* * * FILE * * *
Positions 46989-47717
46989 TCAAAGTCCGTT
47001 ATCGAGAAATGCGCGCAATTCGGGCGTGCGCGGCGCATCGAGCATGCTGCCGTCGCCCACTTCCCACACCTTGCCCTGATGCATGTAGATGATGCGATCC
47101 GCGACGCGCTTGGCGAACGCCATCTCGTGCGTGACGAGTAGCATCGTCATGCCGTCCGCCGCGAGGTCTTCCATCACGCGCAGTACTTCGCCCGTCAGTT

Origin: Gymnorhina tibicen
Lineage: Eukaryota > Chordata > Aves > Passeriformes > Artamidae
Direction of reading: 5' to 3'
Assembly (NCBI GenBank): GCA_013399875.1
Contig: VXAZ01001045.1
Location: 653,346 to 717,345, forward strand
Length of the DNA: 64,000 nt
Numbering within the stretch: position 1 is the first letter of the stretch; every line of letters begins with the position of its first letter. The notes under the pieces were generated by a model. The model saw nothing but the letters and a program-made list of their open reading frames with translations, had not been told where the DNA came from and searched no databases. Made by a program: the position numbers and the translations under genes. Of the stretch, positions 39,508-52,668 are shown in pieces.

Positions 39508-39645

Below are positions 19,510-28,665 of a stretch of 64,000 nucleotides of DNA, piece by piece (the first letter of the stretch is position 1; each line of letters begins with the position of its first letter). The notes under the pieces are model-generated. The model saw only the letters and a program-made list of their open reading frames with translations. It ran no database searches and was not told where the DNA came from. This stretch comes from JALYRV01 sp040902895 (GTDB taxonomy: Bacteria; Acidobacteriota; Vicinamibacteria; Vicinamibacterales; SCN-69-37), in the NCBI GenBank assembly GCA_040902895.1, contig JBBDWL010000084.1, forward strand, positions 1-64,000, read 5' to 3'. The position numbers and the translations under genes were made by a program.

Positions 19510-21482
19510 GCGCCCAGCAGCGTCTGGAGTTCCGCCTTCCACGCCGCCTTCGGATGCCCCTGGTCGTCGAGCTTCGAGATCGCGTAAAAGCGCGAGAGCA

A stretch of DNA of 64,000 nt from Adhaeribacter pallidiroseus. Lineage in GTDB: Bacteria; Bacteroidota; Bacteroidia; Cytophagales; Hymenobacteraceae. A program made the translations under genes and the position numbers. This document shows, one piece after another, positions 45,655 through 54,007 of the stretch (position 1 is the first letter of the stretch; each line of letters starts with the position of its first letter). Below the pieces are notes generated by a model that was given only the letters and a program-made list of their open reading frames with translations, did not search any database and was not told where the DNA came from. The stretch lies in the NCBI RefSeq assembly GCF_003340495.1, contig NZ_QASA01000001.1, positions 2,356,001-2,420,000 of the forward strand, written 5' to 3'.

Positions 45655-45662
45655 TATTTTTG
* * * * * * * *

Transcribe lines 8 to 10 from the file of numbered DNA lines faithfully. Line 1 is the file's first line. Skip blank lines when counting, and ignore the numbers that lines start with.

Assembly (NCBI GenBank): GCA_013399875.1
Contig: VXAZ01001045.1
Location: 653,346 to 717,345, forward strand